Should I Convert Data

Why Convert?

binary data conversion

To convert data or to not worry about data conversion.

You have collected data for years. Some of your data proves to be invaluable. Your users probably couldn’t imagine going to a new ERP system without all of the data they have been collecting throughout those years.

Your Bills Of Material may be invaluable to your Engineering Team or CSR agents.

Your controller may lose his marbles (or beans) if he doesn’t have at least 7 years of history of every GL transaction.

You may have warranties that will require seeing order history, job history or BOM revision history for the warranty period.

You may have to keep Lot Tracking history for a minimum amount of time.

Your RMA data can’t be left behind.

When you upgrade ERP Software, you may not have access to the old system any longer because of Annual Licensing Fees.

You could just be a hoarder and just can’t imagine your life without all of the digital bits and bytes you have collected throughout the years.

What data should I convert?

Believe it or not, data conversion is one of the more difficult discussions during a migration or implementing of new software. Many people often want to keep everything. Some people will tell you to scrap it all and start with a clean slate. You know the expression – ‘Garbage in, Garbage out’.

The real questions should be:

  1. How good is our existing data
  2. What can we live without converting
  3. What is the worst case scenario if we don’t convert
  4. Can we Cross Reference (XREF) the data during the conversion (maybe you have been thinking about changing your Chart of Accounts numbering scheme, and have a new plan you want to implement during the conversion)
  5. Can the data be extracted from the existing system
  6. Can the data be imported into the new system
  7. Are resources available to convert the required data
  8. Is the cost of converting in the budget

Depending on how long you have used your existing system, you may consider a cut off date for some of the data. Let’s say you have had your existing ERP System for 25 years. Your users never look at Jobs, Sales Orders, GL Transactions, AR, AP, Engineering Changes, Purchase Orders or Bills of Material (BOM) older than 4 years. Is it worth the additional time and money to convert 21 years of data nobody uses? Consider cut off dates for each set of data during the cut over.

You may be a newer company that really didn’t understand which data was important to you when you started up. Maybe you realize now the importance of accurate data, but didn’t 2 years ago. Your engineering team created Bills of Materials, just because it was required. Maybe the accuracy wasn’t stressed enough. Now, they understand how important it is to drive MRP. Do you want to convert data you know is bad?

Consider the cost of converting, compared to the value you are going to get from the data. During the project planning meeting, your entire team agrees that all of the data needs to be converted in case you ever need it. Two weeks later, you see on the project plan that it is expected to take 500 hours to complete the entire data conversion. At $175 per hour, the data conversion will cost you $87,500. Is there an ROI in converting every bit of data? Would it be more cost effective and reasonable to convert all of your master data (customers, suppliers, chart of accounts, inventory, inventory balances, GL balances, open sales orders and open purchase orders) at a fraction of the cost? Are there compelling reasons to justify the additional costs?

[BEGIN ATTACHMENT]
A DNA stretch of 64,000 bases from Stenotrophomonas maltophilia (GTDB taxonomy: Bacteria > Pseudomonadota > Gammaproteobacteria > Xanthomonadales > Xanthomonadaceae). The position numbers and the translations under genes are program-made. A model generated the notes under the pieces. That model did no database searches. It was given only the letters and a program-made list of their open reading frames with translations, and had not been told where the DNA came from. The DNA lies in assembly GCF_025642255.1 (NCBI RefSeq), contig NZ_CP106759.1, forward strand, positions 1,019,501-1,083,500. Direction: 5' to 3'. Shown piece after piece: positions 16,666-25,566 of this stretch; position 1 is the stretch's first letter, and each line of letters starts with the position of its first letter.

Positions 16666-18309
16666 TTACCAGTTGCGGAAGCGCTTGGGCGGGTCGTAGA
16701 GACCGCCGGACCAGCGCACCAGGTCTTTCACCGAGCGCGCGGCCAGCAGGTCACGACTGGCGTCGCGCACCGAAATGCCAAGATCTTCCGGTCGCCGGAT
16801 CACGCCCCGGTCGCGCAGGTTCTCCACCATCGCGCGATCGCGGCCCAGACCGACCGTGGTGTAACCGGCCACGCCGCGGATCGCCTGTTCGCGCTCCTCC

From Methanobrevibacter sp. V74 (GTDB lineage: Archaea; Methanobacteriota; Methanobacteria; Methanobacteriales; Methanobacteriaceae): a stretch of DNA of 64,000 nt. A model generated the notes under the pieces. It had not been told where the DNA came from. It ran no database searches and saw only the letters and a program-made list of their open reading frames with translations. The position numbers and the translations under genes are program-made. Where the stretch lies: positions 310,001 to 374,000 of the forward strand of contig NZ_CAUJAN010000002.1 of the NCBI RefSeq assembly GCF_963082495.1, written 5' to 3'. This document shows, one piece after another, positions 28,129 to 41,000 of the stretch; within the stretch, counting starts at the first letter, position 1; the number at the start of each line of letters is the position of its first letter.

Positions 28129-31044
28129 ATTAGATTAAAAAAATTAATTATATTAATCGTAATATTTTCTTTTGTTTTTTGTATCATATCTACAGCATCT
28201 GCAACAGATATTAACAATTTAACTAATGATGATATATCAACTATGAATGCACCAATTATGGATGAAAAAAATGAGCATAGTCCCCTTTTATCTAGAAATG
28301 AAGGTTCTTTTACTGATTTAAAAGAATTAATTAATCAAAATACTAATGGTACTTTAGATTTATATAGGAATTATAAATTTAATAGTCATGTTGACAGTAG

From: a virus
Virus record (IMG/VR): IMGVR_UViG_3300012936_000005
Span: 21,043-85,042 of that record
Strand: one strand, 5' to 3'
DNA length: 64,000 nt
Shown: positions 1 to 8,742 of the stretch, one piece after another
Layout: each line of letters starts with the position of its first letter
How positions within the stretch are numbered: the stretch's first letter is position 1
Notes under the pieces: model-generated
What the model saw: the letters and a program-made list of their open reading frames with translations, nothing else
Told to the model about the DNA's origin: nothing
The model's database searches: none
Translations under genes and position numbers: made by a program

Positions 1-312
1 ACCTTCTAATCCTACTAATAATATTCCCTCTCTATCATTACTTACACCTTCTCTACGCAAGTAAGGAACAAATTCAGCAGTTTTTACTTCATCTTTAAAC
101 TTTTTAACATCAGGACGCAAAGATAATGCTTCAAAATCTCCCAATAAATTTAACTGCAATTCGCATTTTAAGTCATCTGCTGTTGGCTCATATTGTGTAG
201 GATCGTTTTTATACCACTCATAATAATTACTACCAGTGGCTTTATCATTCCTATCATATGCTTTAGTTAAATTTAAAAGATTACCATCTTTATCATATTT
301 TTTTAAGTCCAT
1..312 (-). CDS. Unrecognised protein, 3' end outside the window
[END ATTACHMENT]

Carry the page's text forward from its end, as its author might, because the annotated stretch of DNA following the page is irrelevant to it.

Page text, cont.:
You may decide that transactional data is not near as important as balances and a summary of the history. It may be of more value to know that a customer ordered 150 widgets over a 2 year period, than to know the exact dates the customer ordered that particular widget. It may be more cost effective to summarize the data before loading it.

Your existing system could make it absolutely painful to extract data. If the existing system uses a proprietary database or there is no open data connection (ODBC) to the database, it could be a challenge to get the data out of the system. You may be able to extract some of the reports to a text or excel file -which could possibly be the only data you are able to convert.

Your new ERP package may be limited on which data can be imported. The implementation team may not be experienced enough to create transactions directly into the database. During the sales cycle of purchasing a new ERP Software package, make sure this is one of the questions you ask before writing the check.

Most software companies today have incorporated some way of extracting data from the system. That generally will not be one of the biggest concerns regarding data conversion. The other issues on this page are concerns that need to be addressed early in the discovery process. Make sure there are contingencies in place to have access to the data deemed important. That may mean using the new and existing ERP Systems, exporting data to excel for users to view, or the solution may be to print reports from the existing system and keep them on file in case someone needs to see the data.

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